A "loo stop" may have saved a former Whanganui woman from being a victim of Saturday's London terror attack.
Melanie King was near Borough Market, next to London Bridge, when the attacks happened.
Pedestrians were run down by three men in a van on London Bridge. The attackers then went on a stabbing frenzy among the Saturday night crowds in the market.
Seven people died and 48 were injured.
King told the Whanganui Chronicle it was only one of her "legendary" loo stops that meant she was not on London Bridge when the van was mowing people down.
She ended up holed up in a pub as the drama unfolded, and witnessed a woman screaming and clutching her neck after being stabbed.
King, 57, who works in London for computer giant IBM, had been in the city for the afternoon and was walking near Borough Market with two friends to catch a train to her Croydon home when the attacks happened.
She went into the Old Thameside Inn to use the toilet before heading for the train. When she came out of the pub she saw people running and yelling in the street.
"Then I saw a younger girl running towards us and she was clutching her neck and she was screaming.
"She was absolutely terrified - her eyes were wide."
Soon after the manager of the pub came out on to street.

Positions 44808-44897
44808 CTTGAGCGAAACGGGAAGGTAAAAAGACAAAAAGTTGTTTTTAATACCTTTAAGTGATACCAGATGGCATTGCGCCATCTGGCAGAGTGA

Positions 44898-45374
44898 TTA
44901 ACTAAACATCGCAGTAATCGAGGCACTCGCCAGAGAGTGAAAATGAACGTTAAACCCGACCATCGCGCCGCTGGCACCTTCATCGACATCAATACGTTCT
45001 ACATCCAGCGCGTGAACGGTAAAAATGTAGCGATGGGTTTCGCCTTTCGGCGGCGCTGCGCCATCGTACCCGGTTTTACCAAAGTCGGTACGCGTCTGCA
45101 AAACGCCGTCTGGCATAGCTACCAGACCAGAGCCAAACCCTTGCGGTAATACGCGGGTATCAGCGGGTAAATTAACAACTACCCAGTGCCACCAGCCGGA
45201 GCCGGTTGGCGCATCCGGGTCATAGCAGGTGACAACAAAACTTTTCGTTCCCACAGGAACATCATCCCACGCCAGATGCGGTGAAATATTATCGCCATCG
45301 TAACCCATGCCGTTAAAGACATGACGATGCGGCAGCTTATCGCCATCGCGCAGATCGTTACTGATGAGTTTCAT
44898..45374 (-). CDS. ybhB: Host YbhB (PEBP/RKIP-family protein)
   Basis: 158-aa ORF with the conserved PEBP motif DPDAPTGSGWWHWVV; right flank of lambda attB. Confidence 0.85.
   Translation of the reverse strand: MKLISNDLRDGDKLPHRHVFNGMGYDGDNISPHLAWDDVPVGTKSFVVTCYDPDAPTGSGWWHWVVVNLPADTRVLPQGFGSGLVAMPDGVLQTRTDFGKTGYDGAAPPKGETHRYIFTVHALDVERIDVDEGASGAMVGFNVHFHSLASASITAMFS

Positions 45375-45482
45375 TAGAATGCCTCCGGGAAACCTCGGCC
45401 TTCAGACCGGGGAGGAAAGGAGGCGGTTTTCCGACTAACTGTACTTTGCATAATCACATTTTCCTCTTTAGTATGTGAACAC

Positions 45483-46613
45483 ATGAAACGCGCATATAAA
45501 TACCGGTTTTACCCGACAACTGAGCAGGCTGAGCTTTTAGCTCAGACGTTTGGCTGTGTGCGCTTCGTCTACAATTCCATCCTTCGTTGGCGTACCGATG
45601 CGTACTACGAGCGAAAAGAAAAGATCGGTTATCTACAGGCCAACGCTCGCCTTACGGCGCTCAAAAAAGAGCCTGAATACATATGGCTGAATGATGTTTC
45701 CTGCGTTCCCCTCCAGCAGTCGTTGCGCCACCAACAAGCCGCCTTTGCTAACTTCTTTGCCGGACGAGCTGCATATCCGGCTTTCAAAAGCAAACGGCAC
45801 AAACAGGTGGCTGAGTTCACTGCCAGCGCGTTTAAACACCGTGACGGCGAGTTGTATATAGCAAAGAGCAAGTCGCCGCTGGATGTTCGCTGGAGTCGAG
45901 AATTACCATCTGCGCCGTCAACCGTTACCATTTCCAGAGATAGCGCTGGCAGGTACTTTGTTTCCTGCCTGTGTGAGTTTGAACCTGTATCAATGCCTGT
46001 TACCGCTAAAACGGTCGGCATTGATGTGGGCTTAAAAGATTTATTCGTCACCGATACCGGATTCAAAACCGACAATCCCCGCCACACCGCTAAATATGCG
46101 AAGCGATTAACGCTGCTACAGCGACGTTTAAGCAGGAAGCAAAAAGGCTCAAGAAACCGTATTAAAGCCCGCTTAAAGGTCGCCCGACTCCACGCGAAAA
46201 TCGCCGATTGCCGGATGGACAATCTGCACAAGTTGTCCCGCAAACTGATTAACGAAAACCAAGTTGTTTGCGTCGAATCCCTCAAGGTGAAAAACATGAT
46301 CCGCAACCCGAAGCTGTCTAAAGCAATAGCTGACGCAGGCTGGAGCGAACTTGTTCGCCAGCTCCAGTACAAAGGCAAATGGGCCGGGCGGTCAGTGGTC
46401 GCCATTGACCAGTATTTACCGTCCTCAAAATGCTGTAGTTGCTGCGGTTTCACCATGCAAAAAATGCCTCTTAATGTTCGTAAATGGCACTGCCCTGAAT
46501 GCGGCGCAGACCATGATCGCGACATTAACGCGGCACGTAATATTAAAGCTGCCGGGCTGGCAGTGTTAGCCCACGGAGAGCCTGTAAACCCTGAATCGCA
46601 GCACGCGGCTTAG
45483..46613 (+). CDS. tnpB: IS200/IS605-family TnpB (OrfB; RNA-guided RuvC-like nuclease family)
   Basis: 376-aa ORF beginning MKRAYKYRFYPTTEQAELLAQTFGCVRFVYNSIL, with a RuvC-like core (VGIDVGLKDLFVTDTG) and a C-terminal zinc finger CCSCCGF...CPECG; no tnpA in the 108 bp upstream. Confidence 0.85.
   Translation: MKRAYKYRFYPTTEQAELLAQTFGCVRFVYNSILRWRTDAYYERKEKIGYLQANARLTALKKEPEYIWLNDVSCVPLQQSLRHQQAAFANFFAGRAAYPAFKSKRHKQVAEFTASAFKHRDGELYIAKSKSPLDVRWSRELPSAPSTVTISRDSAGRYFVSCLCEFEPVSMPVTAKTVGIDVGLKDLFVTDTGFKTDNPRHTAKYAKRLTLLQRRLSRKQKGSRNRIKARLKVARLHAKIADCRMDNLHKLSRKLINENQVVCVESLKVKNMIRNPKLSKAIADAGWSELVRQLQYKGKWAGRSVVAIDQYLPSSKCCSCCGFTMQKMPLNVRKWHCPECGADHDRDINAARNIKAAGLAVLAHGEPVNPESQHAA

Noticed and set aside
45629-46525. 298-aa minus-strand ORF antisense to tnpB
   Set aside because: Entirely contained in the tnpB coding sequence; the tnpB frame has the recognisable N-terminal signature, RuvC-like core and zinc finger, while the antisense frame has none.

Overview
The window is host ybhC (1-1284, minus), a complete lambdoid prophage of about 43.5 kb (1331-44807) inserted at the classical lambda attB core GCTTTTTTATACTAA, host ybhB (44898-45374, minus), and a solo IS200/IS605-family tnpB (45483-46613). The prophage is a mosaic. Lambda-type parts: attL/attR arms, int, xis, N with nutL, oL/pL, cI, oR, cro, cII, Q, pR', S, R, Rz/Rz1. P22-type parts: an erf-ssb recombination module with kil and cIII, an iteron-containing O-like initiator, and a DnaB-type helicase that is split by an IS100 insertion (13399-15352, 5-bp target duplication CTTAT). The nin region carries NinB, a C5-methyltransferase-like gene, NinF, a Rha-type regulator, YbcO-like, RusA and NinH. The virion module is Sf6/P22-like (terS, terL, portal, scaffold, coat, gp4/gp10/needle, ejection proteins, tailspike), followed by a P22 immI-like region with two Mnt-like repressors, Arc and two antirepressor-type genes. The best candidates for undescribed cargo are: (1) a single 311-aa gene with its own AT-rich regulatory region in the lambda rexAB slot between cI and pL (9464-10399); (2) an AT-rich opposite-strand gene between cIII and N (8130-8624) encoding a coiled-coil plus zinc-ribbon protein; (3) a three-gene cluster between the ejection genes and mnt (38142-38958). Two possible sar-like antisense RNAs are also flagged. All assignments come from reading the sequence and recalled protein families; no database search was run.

"He yelled at us to 'get in the pub, get in the pub now'."
London Bridge was about 50m away and King said she could see red buses lined up on the bridge. The traffic wasn't moving.
"There were blue lights flashing up on the bridge and there was a police boat on the river."
King and her friends were locked in the pub with about 150 other people and moved into the back of the premises.
"Then we were told to go downstairs to the basement bar.
"That's when it got really noisy and everyone was talking. There were definitely a couple of people who were worried but generally everyone was just talking to one another. I wouldn't say it was panic."
The pub manger was updating them on what was happening and at one point asked if anyone had medical experience.
They were there for about an hour before being evacuated by police.
"And it was completely empty outside. I think we were the last pub on that side of the Borough Market to be evacuated," she said.
"It was quite spooky - normally at that time of the night everything is really, really busy.
"We were all in single file and there were armed guards every 10 metres.
"We were escorted down to Southwark Bridge and then we had to run across it, at which point there was a little bit of panic. I think they just didn't want groups of people on the bridge."
King, who returns to Whanganui every year to see her father, caught a bus home to Croydon. She said what had happened didn't really sink in until the next morning.
"We didn't really appreciate the night before how close we were to everything that was going on."
She said if not for her toilet stop she would have been on the bridge at the time.
"Absolutely perfect timing - my friends laughed at me because my loo stops on the way home are legendary.
"We would've gone up and stepped up on the London Bridge exactly when it happened."
A service manager for IBM, King has lived in London for 32 years and said the experience had not given her second thoughts about living there.
She said such tragedies could happen anywhere.
"I could come back to New Zealand and there could be an earthquake.
"It was a little bit too close for comfort, but that's just what happened.
"I've had my experience with that now, thank you very much, and I don't need it again."